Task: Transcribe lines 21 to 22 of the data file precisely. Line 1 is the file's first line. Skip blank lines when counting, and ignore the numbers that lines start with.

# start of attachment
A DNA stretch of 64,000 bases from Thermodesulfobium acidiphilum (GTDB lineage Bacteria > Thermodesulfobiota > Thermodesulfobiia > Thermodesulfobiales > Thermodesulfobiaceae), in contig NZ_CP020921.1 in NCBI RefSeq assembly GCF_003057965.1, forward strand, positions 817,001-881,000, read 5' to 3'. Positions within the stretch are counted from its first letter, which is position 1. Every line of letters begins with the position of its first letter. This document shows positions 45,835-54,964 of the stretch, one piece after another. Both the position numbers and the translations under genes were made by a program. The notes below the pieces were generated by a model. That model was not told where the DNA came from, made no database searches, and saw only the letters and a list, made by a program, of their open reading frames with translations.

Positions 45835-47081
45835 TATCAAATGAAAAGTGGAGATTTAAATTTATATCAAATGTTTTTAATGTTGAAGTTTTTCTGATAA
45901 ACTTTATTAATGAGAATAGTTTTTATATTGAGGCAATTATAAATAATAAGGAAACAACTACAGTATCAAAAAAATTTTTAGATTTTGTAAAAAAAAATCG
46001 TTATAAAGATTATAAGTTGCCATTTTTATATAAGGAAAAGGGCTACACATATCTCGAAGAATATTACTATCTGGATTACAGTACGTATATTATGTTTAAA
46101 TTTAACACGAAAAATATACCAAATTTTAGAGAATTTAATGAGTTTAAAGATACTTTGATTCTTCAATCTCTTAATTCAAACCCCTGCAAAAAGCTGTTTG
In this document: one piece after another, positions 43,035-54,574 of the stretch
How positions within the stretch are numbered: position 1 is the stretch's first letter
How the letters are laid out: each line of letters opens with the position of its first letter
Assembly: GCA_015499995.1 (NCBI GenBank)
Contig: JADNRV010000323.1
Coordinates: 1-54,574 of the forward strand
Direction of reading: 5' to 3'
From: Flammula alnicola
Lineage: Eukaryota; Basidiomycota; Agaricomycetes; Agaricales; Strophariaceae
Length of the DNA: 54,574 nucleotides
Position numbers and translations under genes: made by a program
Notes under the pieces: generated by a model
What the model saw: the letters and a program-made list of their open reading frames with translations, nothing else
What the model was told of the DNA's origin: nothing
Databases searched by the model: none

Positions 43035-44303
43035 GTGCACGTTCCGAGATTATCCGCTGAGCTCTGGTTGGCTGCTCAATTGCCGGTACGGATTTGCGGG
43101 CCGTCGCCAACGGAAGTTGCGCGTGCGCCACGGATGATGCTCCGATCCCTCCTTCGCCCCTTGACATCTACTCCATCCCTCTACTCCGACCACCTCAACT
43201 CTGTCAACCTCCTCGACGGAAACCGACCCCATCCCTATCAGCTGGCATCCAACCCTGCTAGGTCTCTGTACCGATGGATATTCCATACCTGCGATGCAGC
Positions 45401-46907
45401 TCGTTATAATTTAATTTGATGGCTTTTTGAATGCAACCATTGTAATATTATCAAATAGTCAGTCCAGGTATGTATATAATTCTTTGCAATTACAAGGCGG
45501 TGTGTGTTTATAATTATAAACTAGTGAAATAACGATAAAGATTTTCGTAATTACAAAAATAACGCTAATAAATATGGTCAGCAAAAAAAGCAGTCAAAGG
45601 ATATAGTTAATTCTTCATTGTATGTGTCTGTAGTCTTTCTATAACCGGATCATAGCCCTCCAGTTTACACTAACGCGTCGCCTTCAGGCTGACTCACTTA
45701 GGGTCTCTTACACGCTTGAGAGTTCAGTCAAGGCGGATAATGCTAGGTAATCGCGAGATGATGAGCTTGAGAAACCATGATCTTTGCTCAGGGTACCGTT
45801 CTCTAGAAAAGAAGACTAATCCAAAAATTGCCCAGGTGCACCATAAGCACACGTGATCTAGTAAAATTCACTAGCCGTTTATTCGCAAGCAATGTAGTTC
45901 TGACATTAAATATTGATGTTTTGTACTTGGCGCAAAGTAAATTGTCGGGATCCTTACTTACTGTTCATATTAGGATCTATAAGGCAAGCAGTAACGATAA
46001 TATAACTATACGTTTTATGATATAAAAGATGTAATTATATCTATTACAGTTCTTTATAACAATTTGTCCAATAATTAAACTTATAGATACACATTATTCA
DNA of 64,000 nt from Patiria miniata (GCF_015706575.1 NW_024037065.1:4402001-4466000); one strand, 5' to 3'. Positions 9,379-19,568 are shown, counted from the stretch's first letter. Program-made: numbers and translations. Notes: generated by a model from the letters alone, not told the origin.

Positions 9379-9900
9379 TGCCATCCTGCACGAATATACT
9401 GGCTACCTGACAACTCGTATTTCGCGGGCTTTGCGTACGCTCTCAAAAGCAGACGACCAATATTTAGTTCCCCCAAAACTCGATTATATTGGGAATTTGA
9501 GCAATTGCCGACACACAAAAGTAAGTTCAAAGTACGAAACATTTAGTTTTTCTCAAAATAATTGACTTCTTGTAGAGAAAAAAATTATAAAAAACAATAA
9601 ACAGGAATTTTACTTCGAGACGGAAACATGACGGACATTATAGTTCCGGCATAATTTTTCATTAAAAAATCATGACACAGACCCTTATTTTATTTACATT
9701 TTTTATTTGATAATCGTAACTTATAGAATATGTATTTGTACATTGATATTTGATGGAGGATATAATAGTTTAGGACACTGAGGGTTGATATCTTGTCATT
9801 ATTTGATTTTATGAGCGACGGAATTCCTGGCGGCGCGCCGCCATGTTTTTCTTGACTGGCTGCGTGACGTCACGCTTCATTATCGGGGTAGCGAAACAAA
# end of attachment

Databases searched by the model: none

Positions 43035-44303